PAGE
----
1.4 Converging Approaches

Figure 1. A high-level element breakdown for live-action, mixed live action, animation and games shots. Each image is generated using a roughly consistent set of stages and processing steps. The succession of image states is as follows: 1) Camera image, in camera-native color space 2) Ungraded camera image or renderer output in an ungraded working color space 3) Image with generic grade 4) Final graded image for primary output with composited background and foreground elements and 5) graded image for an alternate output like PQ or DCDM. The terms used here are defined later in this document. Images are ? Geoff Boyle ? 2018 MARVEL, ? Disney/Pixar, ? Disney 2018. Imagery from Battlefield V courtesy of Electronic Arts Inc, ? 2018 Electronic Arts Inc. All rights reserved.

Since the first version of this document, there has been a convergence of approaches across cinematography, visual effects, animation, games, finishing, and grading. Shared challenges in the evolution of display and capture technology: a shift from photochemical to digital image capture, widely available wide-gamut high-dynamic range (HDR) displays, advances in rendering and image generation research and the increased integration of different production departments have driven this harmonization. Each production will define a slightly different overall color pipeline, but most discussion, debate, and variation boils down to choices made around the transforms and formats used. Image and color data with specific meaning, referring to scene or display intensities, and transforms, with specific expectations for input and output format, are concepts that are used remarkably consistently across on-set capture, visual effects, games, finishing, grading and software and hardware color processing pipelines.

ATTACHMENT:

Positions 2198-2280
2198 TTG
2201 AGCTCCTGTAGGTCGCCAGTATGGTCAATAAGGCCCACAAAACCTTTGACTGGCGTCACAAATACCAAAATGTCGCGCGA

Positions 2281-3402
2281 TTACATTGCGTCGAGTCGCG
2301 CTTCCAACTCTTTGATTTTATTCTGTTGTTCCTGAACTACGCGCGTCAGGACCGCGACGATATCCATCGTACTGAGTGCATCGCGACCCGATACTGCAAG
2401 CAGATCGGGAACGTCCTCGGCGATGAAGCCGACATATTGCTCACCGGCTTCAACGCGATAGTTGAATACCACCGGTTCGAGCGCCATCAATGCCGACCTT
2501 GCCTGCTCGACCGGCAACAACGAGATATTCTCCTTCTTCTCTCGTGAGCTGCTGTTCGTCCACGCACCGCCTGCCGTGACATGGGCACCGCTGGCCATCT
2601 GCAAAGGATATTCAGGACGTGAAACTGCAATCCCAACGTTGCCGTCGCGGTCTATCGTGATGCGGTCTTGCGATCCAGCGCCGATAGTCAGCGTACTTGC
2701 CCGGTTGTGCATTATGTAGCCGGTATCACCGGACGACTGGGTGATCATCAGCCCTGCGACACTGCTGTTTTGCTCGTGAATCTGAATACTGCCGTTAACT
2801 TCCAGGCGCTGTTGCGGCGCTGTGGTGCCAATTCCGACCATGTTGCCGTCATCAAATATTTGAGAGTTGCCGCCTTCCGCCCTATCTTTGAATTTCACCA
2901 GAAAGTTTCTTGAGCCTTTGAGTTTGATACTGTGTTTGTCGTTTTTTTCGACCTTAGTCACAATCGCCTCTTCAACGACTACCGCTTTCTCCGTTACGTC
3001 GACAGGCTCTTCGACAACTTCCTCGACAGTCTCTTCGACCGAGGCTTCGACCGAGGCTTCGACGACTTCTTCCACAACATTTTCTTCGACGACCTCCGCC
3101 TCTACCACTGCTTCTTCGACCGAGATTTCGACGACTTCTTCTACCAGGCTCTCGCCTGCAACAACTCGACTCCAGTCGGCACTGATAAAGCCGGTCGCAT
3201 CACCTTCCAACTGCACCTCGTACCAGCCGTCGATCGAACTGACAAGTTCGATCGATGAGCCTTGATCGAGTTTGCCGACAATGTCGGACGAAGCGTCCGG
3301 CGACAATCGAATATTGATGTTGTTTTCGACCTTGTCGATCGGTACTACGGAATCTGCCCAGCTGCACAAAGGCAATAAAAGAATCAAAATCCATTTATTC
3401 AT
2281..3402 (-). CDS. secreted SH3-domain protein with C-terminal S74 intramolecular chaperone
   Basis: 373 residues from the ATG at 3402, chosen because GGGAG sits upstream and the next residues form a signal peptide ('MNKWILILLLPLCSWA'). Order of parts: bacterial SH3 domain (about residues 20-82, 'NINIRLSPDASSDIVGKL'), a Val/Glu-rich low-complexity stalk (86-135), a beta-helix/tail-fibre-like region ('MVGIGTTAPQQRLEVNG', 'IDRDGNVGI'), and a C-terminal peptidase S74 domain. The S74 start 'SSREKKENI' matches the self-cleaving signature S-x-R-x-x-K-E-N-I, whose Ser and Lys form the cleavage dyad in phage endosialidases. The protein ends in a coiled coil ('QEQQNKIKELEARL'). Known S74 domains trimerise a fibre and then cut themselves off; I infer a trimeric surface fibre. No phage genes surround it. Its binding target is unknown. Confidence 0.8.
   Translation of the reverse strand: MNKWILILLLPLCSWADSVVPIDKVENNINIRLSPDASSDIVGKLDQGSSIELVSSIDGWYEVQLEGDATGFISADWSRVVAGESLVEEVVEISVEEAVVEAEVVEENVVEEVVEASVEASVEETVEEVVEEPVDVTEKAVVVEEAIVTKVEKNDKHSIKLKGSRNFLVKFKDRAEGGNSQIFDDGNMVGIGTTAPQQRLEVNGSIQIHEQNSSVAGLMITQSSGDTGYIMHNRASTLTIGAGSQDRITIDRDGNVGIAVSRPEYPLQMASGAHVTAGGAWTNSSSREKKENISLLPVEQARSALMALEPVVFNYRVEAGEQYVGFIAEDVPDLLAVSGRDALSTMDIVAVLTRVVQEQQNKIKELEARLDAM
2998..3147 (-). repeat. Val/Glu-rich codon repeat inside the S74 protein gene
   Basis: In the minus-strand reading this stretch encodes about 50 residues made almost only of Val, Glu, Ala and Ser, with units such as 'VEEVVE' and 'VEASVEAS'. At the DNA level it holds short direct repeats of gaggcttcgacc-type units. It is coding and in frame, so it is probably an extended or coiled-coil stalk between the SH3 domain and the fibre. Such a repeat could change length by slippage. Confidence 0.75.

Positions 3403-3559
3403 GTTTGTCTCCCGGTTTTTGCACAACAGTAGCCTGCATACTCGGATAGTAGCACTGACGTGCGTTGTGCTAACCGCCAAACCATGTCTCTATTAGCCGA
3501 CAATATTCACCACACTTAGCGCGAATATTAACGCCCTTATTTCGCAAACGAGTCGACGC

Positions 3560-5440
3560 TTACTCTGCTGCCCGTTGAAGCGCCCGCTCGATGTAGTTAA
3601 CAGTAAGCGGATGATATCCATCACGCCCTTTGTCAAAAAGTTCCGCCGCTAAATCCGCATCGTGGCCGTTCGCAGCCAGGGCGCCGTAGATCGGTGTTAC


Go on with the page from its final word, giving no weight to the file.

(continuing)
Figure 1 above shows a consistent set of image states leading towards the final frame for live action, live-action with integrated visual effects, fully synthetic visual effects images, animated features, and games.